The pad I: may be provided to extend along the lower portion of the back cushion c of the seat chair or settee (as shown in FIG. 3) to give support to the lower portion of the back of the person on the seat, chair or settee to prevent draughts from circulating along the junction of the base of the seat cushion and the back cushion thereof.
A portion a of the envelope is provided between the pads 12, I2 gripping the cushion seat and the remainder of the envelope a being free to drape the seat, chair or settee.
What I claim is:
1. A seat cover for a seat assembly having a seat portion and an upstanding back rest portion, said cover comprising a relatively loose envelope extending over said seat and back portions and made of a textile material capable of stretching both warpwise and weftwise to adapt to fit seat assemblies of different dimensions and having surplus textile material to be tucked into the juncture of said seat and back portions, a pad of foamed plastic material bonded to the underside of that part of the envelope which extends over said seat portion to grip said seat portion and prevent relative sliding movement of the cover on said seat portion, and an internal band of foamed plastic material bonded to the lower part of the portion of said cover which extends across the back portion adjacent the juncture of the seat and back portions, said internal band gripping said back portion to prevent relative sliding movement of the cover on the lower part of said back portion while allowing relative sliding movement of the cover on the upper part thereof.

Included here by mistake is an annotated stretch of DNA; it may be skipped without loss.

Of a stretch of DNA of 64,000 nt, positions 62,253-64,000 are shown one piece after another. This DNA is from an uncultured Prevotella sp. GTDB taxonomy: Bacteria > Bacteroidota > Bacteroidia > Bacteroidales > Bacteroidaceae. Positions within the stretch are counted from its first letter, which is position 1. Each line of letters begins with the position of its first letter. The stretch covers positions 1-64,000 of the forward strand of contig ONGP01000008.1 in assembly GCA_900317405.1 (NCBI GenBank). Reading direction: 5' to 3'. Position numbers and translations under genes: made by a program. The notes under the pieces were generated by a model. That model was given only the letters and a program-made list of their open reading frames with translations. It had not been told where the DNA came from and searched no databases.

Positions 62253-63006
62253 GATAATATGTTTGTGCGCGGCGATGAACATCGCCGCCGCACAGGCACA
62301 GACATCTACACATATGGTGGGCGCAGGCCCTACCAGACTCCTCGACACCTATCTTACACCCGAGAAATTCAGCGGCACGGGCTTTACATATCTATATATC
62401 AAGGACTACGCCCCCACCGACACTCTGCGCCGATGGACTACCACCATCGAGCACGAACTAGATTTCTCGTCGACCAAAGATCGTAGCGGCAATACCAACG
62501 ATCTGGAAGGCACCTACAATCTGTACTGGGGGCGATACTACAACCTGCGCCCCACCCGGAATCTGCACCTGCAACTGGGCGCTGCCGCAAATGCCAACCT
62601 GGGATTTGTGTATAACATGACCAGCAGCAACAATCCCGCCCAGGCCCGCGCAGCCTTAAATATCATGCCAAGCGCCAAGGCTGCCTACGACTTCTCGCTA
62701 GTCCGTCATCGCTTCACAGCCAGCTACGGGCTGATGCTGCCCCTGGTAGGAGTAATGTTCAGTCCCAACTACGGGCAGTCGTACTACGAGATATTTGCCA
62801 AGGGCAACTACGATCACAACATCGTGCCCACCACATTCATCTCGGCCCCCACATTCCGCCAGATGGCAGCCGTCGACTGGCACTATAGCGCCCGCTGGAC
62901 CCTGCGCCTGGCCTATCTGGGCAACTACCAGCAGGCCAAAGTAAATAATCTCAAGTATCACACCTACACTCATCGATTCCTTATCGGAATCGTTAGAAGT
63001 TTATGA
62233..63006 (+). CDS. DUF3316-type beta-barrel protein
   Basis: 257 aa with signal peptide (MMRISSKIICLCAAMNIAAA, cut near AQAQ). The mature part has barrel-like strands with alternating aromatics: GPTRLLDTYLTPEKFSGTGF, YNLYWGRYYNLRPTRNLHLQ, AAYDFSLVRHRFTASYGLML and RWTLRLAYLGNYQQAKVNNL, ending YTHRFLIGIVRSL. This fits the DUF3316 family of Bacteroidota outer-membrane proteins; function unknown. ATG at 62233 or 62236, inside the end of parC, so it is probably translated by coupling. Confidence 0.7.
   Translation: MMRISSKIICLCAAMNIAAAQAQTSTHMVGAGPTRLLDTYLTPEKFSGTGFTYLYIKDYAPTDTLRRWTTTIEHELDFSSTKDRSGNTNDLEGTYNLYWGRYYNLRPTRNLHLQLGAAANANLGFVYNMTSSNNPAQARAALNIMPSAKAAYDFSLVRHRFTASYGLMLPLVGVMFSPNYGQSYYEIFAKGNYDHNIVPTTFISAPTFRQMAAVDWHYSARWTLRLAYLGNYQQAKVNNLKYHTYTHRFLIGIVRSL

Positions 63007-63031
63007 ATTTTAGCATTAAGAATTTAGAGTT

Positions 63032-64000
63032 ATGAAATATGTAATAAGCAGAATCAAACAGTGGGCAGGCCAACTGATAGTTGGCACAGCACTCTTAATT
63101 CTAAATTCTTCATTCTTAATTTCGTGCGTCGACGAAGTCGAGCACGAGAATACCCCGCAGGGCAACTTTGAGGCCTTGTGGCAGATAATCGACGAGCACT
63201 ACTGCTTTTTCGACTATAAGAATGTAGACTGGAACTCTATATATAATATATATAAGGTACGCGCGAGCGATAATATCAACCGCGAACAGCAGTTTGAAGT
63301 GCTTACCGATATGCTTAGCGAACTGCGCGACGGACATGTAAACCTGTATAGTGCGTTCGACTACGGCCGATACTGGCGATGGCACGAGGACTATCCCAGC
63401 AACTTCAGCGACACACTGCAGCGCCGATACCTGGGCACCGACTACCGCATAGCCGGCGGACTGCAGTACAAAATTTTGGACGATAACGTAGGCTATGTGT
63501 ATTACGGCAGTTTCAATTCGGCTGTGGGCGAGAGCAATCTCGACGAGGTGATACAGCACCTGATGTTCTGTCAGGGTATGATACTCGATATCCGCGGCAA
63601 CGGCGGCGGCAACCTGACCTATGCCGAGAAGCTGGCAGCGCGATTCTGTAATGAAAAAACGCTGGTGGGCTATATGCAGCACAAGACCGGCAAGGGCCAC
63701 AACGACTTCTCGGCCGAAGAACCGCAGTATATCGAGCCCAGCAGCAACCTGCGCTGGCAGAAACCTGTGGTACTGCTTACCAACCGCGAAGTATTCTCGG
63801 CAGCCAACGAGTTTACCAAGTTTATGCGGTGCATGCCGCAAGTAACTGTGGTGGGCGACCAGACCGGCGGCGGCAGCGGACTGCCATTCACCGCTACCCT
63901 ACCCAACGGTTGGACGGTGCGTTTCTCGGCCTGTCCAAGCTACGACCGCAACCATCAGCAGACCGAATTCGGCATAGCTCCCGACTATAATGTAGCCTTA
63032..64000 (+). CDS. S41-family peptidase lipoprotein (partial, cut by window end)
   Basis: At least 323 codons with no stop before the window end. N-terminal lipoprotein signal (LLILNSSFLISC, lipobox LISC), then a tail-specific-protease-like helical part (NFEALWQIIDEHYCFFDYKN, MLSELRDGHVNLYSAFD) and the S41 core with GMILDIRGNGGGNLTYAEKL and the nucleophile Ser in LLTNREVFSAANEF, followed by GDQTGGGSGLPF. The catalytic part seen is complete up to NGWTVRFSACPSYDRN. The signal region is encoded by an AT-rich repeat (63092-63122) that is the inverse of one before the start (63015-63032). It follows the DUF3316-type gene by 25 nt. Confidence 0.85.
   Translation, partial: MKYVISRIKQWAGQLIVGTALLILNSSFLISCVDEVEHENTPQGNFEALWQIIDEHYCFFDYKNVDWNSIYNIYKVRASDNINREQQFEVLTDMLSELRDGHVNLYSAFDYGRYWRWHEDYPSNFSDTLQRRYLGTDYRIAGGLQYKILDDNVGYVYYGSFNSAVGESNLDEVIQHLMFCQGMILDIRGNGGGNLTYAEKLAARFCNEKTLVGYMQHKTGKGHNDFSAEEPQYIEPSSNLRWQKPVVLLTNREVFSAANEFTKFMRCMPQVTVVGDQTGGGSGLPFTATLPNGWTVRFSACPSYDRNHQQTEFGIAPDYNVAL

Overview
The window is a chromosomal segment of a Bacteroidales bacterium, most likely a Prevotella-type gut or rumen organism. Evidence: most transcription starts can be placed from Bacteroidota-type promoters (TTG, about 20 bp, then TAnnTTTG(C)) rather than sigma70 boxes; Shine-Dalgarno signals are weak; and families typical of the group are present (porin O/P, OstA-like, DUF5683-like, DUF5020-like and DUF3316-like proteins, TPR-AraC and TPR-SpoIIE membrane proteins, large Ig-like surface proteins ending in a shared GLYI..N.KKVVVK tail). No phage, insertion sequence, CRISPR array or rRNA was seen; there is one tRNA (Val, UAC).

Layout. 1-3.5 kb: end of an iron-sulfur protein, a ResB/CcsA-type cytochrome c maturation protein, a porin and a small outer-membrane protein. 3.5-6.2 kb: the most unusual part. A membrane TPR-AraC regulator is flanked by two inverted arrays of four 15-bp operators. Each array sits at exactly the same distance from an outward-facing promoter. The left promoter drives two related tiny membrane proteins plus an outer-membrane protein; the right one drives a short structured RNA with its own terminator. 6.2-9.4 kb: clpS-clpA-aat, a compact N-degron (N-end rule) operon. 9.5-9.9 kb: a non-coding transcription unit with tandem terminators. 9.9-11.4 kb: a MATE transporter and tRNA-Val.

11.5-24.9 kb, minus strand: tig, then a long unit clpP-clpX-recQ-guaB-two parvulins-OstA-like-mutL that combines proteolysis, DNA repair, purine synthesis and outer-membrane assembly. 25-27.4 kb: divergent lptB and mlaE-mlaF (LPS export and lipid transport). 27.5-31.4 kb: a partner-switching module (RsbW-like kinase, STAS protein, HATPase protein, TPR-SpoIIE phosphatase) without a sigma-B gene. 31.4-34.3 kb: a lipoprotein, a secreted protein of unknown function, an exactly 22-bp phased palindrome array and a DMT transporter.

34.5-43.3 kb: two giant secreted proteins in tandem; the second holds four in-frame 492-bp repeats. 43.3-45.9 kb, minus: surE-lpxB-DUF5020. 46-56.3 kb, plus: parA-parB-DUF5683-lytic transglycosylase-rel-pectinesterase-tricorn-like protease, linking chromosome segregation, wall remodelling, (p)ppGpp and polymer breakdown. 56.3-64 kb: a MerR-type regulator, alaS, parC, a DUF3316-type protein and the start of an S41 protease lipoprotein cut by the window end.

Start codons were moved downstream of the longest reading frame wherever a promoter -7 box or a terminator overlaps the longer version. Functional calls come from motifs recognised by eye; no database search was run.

References Cited UNITED STATES PATENTS 1,7 17,121 6/1929 Sallop 297-229 2,366,833 1/1945 Clark 297-225 2,744,567 5/ 1956 Larkin 297219 2,791,268 5/ 1957 Mendelsohn 297-229 FOREIGN PATENTS 744,618 2/ 6 Great Britain. 929,026 6/1963 Great Britain.
FRANCIS K. ZUGEL, Primary Examiner.